•  21
    Toward a Mechanistic Account of Extended Cognition
    Philosophical Psychology 35 (8): 1107-1135. 2022.
    There have been a number of attempts to apply mechanism-related concepts to the notion of extended cognition. Such accounts appeal to the idea that extended cognitive routines are realized by mechanisms that transcend some salient border or boundary. The present paper describes some of the challenges confronting the effort to develop a mechanistic account of extended cognition. In particular, it describes five problems that must be resolved if we are to make sense of the idea that extended cogni…Read more
  •  218
    Applying mechanical philosophy to web science: The case of social machines
    with Kieron O’Hara and Wendy Hall
    European Journal for Philosophy of Science 11 (3): 1-29. 2021.
    Social machines are a prominent focus of attention for those who work in the field of Web and Internet science. Although a number of online systems have been described as social machines, there is, as yet, little consensus as to the precise meaning of the term “social machine.” This presents a problem for the scientific study of social machines, especially when it comes to the provision of a theoretical framework that directs, informs, and explicates the scientific and engineering activities of …Read more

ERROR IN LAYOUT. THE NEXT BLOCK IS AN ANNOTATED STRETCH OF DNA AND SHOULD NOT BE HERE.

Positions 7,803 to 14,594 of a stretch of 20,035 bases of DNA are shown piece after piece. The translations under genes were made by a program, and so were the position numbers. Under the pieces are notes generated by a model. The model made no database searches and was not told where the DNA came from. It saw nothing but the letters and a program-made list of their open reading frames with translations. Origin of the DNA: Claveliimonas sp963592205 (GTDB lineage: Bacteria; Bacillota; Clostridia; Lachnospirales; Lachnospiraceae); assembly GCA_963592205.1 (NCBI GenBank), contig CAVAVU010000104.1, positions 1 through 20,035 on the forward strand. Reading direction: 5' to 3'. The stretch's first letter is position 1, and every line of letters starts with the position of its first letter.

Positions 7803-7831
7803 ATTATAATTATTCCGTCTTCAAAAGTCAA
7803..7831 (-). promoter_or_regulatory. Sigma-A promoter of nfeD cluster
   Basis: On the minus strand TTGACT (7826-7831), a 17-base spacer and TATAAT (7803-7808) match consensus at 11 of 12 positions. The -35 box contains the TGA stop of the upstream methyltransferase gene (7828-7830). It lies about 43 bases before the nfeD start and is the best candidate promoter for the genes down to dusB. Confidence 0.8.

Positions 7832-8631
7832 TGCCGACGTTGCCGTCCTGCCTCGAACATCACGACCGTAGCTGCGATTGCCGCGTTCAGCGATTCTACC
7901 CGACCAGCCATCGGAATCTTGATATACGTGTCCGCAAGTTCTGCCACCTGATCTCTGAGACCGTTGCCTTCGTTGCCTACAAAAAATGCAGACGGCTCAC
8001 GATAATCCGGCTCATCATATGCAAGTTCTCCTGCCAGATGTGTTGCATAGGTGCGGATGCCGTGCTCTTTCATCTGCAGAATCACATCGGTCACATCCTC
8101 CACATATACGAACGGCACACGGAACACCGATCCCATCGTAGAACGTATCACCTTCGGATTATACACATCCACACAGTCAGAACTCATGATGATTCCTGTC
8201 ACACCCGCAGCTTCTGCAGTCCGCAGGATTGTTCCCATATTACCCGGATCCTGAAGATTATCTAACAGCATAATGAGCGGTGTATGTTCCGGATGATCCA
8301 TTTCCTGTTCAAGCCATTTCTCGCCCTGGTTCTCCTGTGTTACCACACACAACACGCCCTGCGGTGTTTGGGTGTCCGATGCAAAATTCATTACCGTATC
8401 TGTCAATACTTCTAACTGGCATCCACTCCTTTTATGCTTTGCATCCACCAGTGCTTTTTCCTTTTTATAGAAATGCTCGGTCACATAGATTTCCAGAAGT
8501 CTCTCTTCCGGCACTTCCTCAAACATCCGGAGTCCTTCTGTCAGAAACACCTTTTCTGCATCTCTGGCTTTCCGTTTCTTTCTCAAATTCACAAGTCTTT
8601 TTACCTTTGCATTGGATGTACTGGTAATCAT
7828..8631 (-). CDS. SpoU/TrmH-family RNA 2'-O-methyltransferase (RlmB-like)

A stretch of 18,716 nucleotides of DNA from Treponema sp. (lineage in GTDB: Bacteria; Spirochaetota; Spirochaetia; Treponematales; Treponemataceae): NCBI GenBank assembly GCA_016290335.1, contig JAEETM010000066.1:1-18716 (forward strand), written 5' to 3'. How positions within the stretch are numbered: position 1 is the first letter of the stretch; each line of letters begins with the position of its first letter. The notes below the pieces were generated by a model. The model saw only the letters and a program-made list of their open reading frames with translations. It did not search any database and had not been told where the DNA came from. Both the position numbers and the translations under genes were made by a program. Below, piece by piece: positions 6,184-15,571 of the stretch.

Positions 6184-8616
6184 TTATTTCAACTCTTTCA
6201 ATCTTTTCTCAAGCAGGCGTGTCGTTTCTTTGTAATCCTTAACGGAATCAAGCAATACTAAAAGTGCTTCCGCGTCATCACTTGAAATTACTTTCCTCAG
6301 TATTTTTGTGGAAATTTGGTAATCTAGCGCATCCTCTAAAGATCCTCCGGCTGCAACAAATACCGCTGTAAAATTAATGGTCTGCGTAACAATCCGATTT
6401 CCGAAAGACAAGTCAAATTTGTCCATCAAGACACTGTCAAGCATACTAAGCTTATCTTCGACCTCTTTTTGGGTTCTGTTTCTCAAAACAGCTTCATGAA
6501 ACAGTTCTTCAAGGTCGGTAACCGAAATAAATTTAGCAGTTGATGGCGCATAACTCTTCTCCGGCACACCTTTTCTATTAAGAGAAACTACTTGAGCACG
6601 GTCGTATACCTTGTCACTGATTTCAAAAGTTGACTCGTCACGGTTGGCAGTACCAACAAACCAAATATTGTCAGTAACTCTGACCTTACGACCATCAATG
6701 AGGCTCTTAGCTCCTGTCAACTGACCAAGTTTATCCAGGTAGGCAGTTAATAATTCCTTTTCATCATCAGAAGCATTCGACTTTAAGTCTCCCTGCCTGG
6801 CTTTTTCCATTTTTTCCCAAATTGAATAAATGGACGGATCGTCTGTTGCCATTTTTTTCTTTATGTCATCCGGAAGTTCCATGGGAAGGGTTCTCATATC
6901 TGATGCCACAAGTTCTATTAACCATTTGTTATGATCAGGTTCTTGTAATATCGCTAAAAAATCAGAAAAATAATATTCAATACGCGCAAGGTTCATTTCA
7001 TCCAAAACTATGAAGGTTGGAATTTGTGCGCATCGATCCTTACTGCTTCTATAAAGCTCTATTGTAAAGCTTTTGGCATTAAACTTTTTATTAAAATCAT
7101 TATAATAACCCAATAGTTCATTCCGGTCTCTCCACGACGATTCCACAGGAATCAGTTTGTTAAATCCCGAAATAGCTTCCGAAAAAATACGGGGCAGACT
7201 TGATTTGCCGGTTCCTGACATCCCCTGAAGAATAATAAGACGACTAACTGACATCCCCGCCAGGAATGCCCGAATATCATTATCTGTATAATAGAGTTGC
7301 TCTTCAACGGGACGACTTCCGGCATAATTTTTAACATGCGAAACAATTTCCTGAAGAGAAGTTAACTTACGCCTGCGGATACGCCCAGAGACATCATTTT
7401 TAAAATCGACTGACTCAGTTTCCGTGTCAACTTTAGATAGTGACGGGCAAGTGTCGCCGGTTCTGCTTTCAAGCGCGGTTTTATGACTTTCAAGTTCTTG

•  7
    Mill and Marx: Human Nature, the Individual and Freedom
    Dissertation, Keele University (United Kingdom). 1989.
    Available from UMI in association with The British Library. ;John Stuart Mill and Karl Marx both understood real human freedom as self-determination. The following study will show that although the origins of these two notions of freedom are widely divergent, they are nevertheless similar in terms of the vision they incorporate of a fully emancipated existence. As both Mill and Marx were system builders in true nineteenth century fashion, I situate their conceptions of freedom within their gener…Read more
  •  66
    Mill and Marx: Individual Liberty and the Roads to Freedom
    Philosophical Review 102 (1): 106-107. 1993.